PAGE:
WARSAW/FRANKFURT (Germany) (Reuters) - Commerzbank (CBKG.DE) is sounding out potential buyers of its stake in Polish lender mBank (MBK.WA) ahead of a formal sale process which is expected to launch in coming months, people familiar with the matter said.
MBank has hired JPMorgan as an advisor, while Goldman Sachs is advising Commerzbank, two sources said.
Germany’s second-largest lender, which is seeking funds to finance its recently announced restructuring, said in September its supervisory board had approved plans to sell the 69.3% stake in mBank, worth about $2.65 billion.
MBank is the fourth-largest lender by assets in Poland, Eastern Europe’s biggest economy. The top three lenders include two state-run banks, PKO BP (PKO.WA) and Pekao (PEO.WA), and Santander Bank Polska (SPL1.WA).
The country’s banking sector suffered a blow last week, when the European Union’s top court ruled in favor of Polish consumers who took out mortgages in Swiss Francs, allowing them to ask Polish courts to convert the loans into the local zloty currency.
MBank has one of biggest portfolios of Swiss franc-denominated mortgages, a potential source of losses for the lender.
However, a senior banking source said mBank was a “very attractive asset”, adding that potential bidders may emerge near the end of the year.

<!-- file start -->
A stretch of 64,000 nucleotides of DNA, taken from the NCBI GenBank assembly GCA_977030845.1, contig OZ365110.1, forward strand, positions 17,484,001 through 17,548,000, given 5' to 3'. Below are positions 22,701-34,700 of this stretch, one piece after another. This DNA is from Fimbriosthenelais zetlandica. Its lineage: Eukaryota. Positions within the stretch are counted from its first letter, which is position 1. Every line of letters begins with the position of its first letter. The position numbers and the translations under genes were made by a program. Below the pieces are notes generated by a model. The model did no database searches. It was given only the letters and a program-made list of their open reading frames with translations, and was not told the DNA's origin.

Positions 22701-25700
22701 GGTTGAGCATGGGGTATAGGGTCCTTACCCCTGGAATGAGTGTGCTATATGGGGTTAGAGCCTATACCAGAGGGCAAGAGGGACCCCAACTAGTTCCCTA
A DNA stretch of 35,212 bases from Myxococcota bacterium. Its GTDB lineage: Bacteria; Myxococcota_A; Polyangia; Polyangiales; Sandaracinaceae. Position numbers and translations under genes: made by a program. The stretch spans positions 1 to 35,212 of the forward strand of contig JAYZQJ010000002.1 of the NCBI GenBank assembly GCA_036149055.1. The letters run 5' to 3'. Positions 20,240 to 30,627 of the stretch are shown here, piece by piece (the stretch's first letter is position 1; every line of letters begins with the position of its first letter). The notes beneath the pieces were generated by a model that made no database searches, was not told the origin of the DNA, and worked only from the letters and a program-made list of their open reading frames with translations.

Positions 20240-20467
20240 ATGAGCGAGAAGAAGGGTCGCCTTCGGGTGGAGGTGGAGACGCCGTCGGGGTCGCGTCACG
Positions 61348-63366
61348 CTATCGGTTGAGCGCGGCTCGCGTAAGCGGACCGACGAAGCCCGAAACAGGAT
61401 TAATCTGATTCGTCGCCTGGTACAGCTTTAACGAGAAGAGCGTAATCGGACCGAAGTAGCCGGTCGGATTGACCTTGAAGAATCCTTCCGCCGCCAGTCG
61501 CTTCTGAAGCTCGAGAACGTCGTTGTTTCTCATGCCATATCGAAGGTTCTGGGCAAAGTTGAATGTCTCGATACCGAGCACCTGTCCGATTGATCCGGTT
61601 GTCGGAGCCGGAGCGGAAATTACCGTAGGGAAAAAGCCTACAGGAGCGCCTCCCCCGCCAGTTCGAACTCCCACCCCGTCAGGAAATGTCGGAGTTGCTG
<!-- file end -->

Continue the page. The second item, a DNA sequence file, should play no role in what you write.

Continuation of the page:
The other source said there was interest from within Poland and beyond and a formal sale process could be launched this year or early next year following informal talks that are currently underway.
mBank and Commerzbank declined to comment on Friday. JPMorgan and Goldman Sachs in Germany didn’t respond to requests for comment.
Poland’s ruling nationalist Law and Justice (PiS) party has tightened control over the banking sector and signaled a desire to increase domestic ownership.
“Generally speaking I’m in favor of increasing Polish ownership,” Poland’s Prime Minister, Mateusz Morawiecki, said last month when asked whether any of Poland’s state-run banks would be interested in mBank.
Reporting by Alicja Ptak, Arno Schuetze, Patricia Uhlig, and Marcin Goclowski; Editing by Alexander Smith and Kirsten Donovan